“Confiscating fuel tanks, controlling power stations, storming hospitals with guns to force treating a patient and not respecting the law … this is simply chaos.”
People in Lebanon have seized gasoline tanks, stormed electricity stations, and even set fire to the home of a guy accused of being responsible for a tragic petrol tank explosion due to severe fuel shortages and a thriving illicit market.
The country’s gasoline problem has been exacerbated by central bank governor Riad Salameh’s decision last week to end state subsidies on fuel imports, which have depleted foreign currency reserves.
The majority of gas stations closed, and diesel fuel for generators was difficult to get by outside of an unpredictable black market with astronomical costs.
Despite the fact that the central bank had been forced to finance traders who were not delivering their product to the market, Salameh claimed that more than $800 million had been spent on a three-month supply of fuel imports in the previous month, he claimed that there was no diesel, gasoline, or electricity.
The governor said he would stick to his decision unless a parliamentary vote legalizes the use of compulsory reserves, which are a percentage of deposits that must be preserved by law.
The gasoline shortfall, which has been blamed on smuggling, stockpiling, and the government’s inability to obtain sufficient supplies, has heightened the rage of an exhausted population facing a complete power outage. Hospitals, bakeries, and a variety of other companies have been compelled to reduce or cease operations.
On social media, footage of enraged individuals seizing trucks carrying gasoline and fuel as they passed through their neighborhoods or towns has gone viral.
The Lebanese Army began storming shuttered gas stations, concealing fuel and giving it to ecstatic citizens as well as desperately needed hospitals and bakeries.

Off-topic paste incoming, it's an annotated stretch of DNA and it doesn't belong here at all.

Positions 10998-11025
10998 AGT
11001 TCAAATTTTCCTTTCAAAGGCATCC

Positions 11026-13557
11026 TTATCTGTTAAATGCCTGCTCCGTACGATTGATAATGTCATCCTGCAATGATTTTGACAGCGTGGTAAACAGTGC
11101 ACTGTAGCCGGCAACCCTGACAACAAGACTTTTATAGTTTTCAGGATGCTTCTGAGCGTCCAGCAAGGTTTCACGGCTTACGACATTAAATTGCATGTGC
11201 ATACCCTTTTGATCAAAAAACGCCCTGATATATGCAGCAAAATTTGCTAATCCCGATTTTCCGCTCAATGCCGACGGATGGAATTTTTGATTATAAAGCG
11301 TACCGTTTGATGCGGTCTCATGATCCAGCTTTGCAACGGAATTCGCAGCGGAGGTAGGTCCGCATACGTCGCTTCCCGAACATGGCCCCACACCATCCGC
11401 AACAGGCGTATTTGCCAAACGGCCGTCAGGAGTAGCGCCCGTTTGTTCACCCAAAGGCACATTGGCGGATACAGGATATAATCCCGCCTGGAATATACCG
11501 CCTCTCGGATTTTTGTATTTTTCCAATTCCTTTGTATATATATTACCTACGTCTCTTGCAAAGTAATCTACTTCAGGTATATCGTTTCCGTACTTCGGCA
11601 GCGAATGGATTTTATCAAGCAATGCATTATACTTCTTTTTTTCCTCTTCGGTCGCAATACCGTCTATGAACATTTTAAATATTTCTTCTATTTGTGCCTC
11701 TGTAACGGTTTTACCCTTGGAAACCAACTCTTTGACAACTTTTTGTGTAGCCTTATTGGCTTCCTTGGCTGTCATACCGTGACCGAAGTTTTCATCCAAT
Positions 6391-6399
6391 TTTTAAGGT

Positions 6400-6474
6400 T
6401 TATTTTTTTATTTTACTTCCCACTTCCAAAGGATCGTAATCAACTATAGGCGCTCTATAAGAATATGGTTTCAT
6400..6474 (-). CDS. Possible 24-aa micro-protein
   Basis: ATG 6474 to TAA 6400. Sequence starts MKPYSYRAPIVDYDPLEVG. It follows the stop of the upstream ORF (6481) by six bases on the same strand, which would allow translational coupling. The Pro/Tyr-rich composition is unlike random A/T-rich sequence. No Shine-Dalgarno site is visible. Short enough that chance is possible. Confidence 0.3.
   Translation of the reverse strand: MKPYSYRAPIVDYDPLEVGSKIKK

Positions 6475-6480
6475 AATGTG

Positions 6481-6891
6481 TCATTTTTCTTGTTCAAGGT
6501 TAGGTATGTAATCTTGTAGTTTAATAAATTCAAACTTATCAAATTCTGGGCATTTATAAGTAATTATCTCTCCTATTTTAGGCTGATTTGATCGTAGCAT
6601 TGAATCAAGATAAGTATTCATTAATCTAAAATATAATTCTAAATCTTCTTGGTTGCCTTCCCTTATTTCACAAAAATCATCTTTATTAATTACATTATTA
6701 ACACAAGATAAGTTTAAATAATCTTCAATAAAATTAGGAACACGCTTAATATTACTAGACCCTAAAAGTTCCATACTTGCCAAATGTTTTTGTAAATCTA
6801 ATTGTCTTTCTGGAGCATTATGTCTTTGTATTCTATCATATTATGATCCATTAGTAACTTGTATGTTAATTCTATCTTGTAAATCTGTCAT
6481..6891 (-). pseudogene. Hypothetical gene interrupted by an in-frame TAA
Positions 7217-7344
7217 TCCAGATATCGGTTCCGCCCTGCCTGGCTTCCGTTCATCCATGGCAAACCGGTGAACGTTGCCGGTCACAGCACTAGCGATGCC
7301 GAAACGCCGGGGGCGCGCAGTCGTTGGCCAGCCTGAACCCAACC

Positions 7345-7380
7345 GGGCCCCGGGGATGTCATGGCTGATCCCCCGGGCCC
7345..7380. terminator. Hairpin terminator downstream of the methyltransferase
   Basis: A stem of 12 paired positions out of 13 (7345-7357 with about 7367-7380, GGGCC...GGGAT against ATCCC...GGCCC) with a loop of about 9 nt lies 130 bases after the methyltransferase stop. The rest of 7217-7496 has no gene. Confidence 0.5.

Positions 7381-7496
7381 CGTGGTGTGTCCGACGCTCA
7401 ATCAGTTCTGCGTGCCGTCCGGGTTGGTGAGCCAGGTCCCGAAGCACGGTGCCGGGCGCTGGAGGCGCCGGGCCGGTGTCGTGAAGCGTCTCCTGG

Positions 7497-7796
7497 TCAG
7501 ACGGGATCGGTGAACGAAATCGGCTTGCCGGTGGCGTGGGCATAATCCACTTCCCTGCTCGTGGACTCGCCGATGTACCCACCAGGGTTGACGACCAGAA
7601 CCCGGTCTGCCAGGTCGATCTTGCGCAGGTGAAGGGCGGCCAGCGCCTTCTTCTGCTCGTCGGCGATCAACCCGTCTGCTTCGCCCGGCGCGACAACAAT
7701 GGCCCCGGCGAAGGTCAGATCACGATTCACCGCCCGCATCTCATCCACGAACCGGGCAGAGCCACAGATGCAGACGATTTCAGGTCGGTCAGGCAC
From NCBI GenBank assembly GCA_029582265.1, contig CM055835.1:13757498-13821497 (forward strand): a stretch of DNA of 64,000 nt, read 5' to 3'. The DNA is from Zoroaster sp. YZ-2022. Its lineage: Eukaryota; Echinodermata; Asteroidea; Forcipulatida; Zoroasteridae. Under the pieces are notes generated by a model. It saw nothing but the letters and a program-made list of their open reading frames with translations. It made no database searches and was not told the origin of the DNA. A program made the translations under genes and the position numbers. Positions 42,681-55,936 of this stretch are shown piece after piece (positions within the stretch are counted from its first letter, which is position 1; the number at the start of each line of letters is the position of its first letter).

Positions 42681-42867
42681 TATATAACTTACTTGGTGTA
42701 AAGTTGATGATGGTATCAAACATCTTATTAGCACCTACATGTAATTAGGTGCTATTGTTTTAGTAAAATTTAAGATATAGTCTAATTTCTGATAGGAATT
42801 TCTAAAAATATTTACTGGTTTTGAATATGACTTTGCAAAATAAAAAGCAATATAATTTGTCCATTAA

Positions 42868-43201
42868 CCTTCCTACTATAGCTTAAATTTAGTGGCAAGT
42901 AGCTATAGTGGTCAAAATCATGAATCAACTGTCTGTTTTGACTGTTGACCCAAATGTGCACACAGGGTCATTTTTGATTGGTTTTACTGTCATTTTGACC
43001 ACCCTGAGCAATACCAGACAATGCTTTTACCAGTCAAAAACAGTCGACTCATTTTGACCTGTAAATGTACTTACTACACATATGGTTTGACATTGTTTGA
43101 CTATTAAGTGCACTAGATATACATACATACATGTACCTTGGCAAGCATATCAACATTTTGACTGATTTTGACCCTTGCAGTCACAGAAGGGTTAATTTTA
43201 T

However, a fatal event occurred early Sunday morning in the town of Tleil in the northern Akkar district, when a fuel tank captured by the army exploded as 200 people gathered with their plastic jugs to carry a piece of the 60,000 liters of gasoline. Over 28 people were murdered, and nearly 80 were injured, many of them were severely burned. The cause of the explosion remained unknown at the time.
An enraged mob set fire to the three-story house and vehicles of the owner of the warehouse where the explosion happened the following day.
Lebanon has progressively fallen into darkness as private generators have shut down and the public electricity utility can only offer power for a few hours per day. Small groups of individuals in various places, suffocated by the summer heat, assaulted eight power stations and began providing additional electricity to their neighborhoods at the risk of disrupting the company’s power supplies.
“It is an unorganized chaos moving from one area to another,” Marwan Charbel, a retired brigadier-general and former interior minister, told UPI. “Confiscating fuel tanks, controlling power stations, storming hospitals with guns to force treating a patient and not respecting the law … this is simply chaos.”